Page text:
There is a funny ritual in board rooms when it comes time to determine which board members will go on which board committees. I have seen the same pattern almost every time on every board I have ever been on.

“OK,” intones the CEO hesitantly. “It’s time to select committees. We have the compensation committee and the audit committee. Who wants to be on audit?”

Smirks and eye rolls ensue. A deferential kabuki dance begins. “Well, I’d be pleased to take compensation even though I know it’s a lot of work,” begins the largest shareholder, staking their claim on the juicier post. “But if you prefer comp, I suppose I could take audit.”

Every VC worth their salt knows that the compensation committee is where all the power is – setting the CEO’s compensation, evaluating her performance – whereas audit committee is a snooze. Reviewing revenue recognition policy, discussing the finer points of GAAP and interacting with auditors is less fun than a visit to the dentist. And, besides, in the early days when there is little revenue to recognize and the numbers are too small to merit much debate, there is little reason to even form the audit committee and bother with the expense and time of conducting an audit.

Or at least that is the conventional wisdom. In recent years, I have changed my views. Serving on the audit committees of a venture-backed startup is no longer rote but rather a central and strategic function. Further, I think entrepreneurs should embrace going through an audit rather than holding off as long as possible – which is the typical modus operandi for startups in the first few years.  Let me explain (as succinctly as possible, before I put you to sleep since this topic is not known to be particularly scintillating !).

In a private company, the audit committee’s purpose or charter is typically:

  • hire the auditors and oversee their work, including reviewing the financials
  • recommend monitoring procedures to improve operations
  • deal with any complaints associated with the financials or controls
  • adhere to any relevant compliance matters

The audit committee is thus where the “rubber meets the sky”. Entrepreneurs are dreamers and optimists, always looking to the future. Audit committees are evaluative and grounded in what actually happened, not what might happen. That is why the audit committee’s role becomes so central at the time of exit. In either an IPO or an M&A transaction, suddenly everyone is focused on financial results and controls and what actually happened and how it was reported and accounted for. If entrepreneurs and boards took the audit committee more seriously from inception, they would save themselves a lot of heartache at the time of exit, never mind avoid some of the classic scaling pitfalls when operations get sloppy.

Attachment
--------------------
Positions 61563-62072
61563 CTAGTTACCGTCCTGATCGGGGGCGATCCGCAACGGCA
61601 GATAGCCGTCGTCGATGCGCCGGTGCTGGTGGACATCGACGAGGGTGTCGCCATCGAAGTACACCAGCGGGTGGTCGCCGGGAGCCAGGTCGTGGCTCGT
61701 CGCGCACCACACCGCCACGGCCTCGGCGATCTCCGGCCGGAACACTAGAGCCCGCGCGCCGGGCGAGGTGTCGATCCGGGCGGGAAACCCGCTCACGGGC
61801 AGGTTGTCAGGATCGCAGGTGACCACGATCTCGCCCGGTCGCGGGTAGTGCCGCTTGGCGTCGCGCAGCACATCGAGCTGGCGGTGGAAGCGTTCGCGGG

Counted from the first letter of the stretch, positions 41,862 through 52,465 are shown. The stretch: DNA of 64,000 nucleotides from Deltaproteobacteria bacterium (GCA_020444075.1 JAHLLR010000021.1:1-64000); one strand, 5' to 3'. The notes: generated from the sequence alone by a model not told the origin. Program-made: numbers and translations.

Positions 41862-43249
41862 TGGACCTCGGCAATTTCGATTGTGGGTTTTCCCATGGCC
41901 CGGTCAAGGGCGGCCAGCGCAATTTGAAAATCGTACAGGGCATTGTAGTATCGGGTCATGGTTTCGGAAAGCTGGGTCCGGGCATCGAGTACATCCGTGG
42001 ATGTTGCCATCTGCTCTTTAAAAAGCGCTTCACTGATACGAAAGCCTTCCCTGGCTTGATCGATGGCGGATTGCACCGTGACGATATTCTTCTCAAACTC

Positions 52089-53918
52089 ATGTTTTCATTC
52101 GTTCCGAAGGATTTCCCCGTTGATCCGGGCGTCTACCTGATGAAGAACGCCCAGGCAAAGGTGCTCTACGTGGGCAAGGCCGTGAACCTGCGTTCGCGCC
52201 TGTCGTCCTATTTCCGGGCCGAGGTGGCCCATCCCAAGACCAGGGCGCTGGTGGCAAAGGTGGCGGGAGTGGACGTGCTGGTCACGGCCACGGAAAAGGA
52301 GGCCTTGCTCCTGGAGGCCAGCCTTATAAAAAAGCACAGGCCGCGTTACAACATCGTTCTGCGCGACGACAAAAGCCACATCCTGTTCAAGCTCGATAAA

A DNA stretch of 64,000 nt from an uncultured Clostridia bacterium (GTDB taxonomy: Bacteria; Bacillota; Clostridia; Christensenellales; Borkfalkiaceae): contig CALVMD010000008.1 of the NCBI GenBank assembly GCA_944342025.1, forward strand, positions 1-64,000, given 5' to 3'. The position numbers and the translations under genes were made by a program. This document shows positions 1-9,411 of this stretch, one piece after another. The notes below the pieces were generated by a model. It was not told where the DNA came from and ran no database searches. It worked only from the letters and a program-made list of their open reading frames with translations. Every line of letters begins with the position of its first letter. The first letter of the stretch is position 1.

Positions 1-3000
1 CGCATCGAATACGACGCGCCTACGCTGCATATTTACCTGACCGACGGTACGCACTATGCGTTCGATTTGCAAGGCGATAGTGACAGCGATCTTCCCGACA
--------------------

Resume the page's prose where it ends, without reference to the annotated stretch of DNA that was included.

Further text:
Let me give you one painful example I recently experienced. I served on the audit committee of one of my portfolio companies. The company was scaling fast and we found ourselves in the enviable, yet still problematic position, of many scaling companies:  our finance and operations team was too thinly staffed, our VP of Finance was a bit over their head and we were scrambling to bring in a more senior finance and operations executive. Because I was busy and sitting on a lot of boards and committees, and because I trusted that the CEO and VP of Finance were on top of things, I was not particularly worried about the fact that our audit seemed to be delayed. No alarm bells went off when the typical audit period of a private company (May, June, July) went by without the audit committee being called to convene and review the completed audit.